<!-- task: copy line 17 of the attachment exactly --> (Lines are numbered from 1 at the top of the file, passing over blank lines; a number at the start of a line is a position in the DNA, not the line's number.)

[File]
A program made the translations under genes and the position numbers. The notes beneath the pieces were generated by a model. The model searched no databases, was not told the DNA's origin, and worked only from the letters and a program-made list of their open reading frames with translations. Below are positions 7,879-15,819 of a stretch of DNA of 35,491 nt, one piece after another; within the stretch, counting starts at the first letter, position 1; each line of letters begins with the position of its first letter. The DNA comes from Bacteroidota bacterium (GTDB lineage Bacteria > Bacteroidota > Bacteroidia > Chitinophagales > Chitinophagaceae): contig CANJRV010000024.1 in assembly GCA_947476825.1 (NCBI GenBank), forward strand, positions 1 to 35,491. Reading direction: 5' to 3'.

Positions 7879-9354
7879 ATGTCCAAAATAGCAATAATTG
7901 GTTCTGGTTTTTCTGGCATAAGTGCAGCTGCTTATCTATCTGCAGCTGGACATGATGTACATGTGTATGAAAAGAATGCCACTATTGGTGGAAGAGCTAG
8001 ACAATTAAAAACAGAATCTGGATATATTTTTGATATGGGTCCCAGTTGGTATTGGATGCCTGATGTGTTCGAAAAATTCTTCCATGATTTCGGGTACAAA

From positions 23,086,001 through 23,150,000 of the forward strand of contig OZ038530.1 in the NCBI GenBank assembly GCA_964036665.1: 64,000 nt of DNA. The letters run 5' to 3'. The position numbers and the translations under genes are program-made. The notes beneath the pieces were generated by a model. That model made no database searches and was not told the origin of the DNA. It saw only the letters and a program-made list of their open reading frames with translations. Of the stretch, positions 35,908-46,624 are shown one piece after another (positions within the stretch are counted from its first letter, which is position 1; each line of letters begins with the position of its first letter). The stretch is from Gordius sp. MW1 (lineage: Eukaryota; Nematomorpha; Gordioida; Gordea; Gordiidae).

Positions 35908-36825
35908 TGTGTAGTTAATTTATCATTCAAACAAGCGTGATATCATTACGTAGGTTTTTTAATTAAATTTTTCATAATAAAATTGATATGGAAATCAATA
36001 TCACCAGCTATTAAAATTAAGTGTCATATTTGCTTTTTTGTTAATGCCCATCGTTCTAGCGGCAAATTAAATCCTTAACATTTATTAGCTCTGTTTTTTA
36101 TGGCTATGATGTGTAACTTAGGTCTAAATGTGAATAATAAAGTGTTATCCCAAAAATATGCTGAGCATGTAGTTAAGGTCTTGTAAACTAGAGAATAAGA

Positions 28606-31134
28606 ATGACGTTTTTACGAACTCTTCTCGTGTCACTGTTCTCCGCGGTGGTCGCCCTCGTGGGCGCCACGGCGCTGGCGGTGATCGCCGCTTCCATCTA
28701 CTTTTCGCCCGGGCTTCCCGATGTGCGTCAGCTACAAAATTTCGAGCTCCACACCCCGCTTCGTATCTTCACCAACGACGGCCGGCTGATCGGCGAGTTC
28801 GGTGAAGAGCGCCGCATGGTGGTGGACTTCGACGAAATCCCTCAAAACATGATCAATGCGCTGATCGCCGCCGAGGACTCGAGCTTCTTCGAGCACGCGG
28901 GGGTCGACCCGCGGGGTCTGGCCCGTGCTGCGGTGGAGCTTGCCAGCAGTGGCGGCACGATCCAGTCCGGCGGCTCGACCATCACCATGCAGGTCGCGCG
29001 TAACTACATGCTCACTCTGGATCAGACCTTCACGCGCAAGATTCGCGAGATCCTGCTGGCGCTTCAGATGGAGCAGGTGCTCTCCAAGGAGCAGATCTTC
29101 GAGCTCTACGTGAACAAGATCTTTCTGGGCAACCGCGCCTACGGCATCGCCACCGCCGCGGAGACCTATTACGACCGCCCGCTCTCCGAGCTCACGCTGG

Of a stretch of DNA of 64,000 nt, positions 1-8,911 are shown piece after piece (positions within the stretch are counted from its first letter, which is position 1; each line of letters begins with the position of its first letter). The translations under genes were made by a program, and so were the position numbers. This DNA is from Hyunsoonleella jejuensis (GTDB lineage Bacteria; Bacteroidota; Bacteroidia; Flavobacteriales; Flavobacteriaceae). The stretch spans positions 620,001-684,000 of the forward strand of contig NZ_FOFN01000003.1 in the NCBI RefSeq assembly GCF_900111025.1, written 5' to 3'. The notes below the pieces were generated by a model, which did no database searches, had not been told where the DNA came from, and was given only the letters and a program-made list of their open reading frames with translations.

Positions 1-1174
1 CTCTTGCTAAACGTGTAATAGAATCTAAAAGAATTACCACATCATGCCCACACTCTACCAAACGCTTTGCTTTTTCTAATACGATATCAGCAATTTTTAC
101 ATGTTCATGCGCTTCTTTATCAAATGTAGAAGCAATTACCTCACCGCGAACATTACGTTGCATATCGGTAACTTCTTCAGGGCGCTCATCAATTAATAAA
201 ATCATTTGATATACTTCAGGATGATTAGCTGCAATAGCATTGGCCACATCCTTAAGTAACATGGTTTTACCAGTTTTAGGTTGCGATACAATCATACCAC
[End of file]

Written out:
29101 GAGCTCTACGTGAACAAGATCTTTCTGGGCAACCGCGCCTACGGCATCGCCACCGCCGCGGAGACCTATTACGACCGCCCGCTCTCCGAGCTCACGCTGG